The Source: one of two walls lined with spices, slices and things nice! 
The Source: one of two walls lined with spices, slices and things nice! 

My prized pick: The Source’s cinnamon is by far the best I’ve ever bought, as it’s really fragrant and flavoursome. The Lemon Myrtle cleaning products ($9.33/500ml) have transformed housework, as I now look forward the fresh, cleansing scent every time I clean!

The Source offers online shopping with delivery across Australia. Prices start from $9.95 for up to 5kg to New South Wales, Victoria, Queensland and the ACT, $15.95 for up to 5kg to South Australia and Tasmania and $18.95 for up to 5kg to WA and the Northern Territory.

Locations: Victoria Park, Clarkson & Floreat WA | thesourcebulkfoods.com.au

3. Kakulas – Northbridge & Fremantle  

Established in 1929, it’s quite likely Kakulas Brothers in Northbridge is Perth’s oldest and original health food store. The large sacks of legumes, rice and flours with cardboard signs are an unsung Perth icon and the store has a distinctly sweet smell of coffee beans. You’ll find an exceptional variety of bulk ingredients, and those with a sweet tooth won’t be disappointed as there are plenty of chocolate coated fruits and nuts. Kakulas Sister opened in Fremantle in 1994 and despite being much younger than its sibling, it still has the classic Kakulas feel. 

The Northbridge location was my go-to for health foods when I lived in Northbridge and whenever I’m in Fremantle, visiting Kakulas Sister is a must. On top of an excellent health food range, the variety of imported groceries is exceptional. From antipasti and pastas to teas and tahini, you travel the world on their shelves! 

 Kakulas Sister: every shelf and aisle is a journey of discovery! 
Kakulas Sister: every shelf and aisle is a journey of discovery!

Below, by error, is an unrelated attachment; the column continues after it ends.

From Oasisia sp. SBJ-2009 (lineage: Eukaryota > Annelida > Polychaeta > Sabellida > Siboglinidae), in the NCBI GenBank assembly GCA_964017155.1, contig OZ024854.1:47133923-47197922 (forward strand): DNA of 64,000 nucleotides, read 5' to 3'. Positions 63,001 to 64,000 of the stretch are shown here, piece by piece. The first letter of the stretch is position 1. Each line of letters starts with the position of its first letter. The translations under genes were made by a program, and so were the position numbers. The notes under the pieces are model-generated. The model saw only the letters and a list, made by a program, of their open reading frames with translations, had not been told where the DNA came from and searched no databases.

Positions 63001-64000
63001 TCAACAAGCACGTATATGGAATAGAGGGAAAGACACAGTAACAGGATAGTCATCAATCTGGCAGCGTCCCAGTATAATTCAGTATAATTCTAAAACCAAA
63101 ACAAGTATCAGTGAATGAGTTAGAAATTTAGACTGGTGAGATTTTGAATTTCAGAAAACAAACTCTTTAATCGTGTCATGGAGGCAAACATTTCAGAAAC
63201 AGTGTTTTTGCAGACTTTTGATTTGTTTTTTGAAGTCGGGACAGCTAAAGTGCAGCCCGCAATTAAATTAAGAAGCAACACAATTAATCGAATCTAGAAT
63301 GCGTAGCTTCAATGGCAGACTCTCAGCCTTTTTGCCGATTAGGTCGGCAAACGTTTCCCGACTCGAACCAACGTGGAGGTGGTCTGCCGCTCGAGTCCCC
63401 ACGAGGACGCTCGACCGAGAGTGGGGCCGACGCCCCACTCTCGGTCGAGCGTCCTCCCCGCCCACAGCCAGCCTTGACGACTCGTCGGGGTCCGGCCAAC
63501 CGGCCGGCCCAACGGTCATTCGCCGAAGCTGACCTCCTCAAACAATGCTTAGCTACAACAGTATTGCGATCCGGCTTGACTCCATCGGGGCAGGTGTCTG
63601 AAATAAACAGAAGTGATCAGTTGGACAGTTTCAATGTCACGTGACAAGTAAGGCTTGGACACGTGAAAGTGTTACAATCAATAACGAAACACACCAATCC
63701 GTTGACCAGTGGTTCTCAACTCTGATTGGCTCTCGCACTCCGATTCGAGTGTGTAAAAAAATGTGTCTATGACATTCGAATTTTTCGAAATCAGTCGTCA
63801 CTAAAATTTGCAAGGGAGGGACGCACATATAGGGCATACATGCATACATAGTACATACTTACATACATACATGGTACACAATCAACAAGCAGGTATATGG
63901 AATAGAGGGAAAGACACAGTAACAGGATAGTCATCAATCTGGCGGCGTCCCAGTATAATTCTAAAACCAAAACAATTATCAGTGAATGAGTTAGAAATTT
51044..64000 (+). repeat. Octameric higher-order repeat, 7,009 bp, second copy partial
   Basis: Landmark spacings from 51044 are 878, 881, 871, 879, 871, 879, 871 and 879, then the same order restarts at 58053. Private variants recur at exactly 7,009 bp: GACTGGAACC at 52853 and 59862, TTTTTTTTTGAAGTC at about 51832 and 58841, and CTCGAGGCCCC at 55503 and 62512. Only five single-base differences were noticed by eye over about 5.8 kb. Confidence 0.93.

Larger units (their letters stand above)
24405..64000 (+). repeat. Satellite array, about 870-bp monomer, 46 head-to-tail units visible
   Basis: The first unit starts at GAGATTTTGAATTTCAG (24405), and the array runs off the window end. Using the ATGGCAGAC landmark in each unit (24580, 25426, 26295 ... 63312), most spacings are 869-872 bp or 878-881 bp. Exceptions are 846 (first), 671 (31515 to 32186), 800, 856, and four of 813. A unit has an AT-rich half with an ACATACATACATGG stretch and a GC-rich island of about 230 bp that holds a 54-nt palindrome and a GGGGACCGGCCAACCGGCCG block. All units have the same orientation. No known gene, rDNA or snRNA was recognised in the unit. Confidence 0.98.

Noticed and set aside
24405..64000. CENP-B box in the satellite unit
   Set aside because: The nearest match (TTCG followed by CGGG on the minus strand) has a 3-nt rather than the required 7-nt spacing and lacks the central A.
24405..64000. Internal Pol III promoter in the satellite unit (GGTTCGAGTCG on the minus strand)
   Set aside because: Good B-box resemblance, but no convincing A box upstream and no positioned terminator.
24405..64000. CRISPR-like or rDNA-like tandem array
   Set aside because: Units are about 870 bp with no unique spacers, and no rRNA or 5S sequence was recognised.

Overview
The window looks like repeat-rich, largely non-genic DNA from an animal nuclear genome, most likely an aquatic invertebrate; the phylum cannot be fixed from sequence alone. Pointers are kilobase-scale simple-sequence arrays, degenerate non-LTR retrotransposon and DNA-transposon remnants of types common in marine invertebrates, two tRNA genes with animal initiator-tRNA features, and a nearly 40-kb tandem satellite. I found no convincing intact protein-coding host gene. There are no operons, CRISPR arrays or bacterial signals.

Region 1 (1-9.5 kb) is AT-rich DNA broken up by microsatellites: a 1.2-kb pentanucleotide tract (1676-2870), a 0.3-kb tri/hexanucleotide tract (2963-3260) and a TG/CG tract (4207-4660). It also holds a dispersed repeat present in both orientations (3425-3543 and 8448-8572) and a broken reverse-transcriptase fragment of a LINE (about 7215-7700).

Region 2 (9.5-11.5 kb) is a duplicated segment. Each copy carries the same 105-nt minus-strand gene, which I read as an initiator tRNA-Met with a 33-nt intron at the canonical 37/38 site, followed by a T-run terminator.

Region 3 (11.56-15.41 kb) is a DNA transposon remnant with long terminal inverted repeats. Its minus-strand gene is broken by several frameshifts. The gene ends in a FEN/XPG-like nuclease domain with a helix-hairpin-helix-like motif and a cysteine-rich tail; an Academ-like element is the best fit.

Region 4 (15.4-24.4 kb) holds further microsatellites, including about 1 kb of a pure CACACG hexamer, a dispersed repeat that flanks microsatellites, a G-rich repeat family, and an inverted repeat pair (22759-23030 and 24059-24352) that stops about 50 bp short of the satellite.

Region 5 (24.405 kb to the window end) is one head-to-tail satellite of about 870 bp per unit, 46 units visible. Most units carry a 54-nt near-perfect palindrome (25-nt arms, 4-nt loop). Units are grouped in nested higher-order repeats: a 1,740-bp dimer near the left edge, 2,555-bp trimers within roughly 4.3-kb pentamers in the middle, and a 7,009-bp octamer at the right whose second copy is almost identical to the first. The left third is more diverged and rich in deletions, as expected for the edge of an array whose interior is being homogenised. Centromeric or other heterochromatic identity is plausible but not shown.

My prized pick: a few squares of crystallised ginger, covered in dark chocolate, always make their way into my basket. Occasionally some chocolate coated macadamias follow them! Dried dates are a bargain at around $3/kg and when buying beans, I always grab some chickpeas to make my own hummus.

Unfortunately, neither stores have online shopping. And given Kakulas Brothers was cash-only until last year, it’s likely to remain strictly bricks and mortar for some time! But then, that’s half of Kakulas’ charm. 

Address: 19 William St, Northbridge & 29-31 Market, Fremantle WA | www.kakulassister.com.au

4. 2 brothers Foods – online only

I’ve been regularly buying my health foods from Perth website 2 Brothers Foods since 2012. Every few months I order a few kilos of essentials – nuts, seeds, legumes, dried fruit and flours – along with grocery items like pappadums. It’s so convenient! Their products are excellent value, with raw almonds at $16/kg, spelt flour at $4/kg and raw cashews for $19.50/kg to name a few. The choice is exceptional, particularly for less common spices and gluten-free flours. 

The website is simple and easy to use. I like being able to choose from 250g, 500g, 750g and 1kg quantities and enjoy browsing each category for inspiration or new items. Best of all, delivery is fast and affordable! Shipping is a flat $3.50 within WA and SA, and from $6.95 for up to 5kg to capital cities in NSW, Victoria and Queensland. It’s $7.95 for up to 5kg to Tasmania and $10.95 for the NT. Gift vouchers are available. As with any online checkout system, you can keep track of your total spend which isn’t as easy when shopping in bricks and mortar stores. 

My prize pick: the textured vegetable protein (TVP) is an effortless, high-protein replacement for mince at $4.50/kg. I can’t imagine life without quinoa either (white organic $16/kg). The wasabi peas will make your nose sting every time, but less so if you mix in the yummy Chinese rice crackers. 

Postal address: PO Box 1152, Nedlands WA | http://2brothersfoods.com

Need some recipe inspiration? Grab some oats, buckwheat and quinoa and get into Breakfast With Benefits!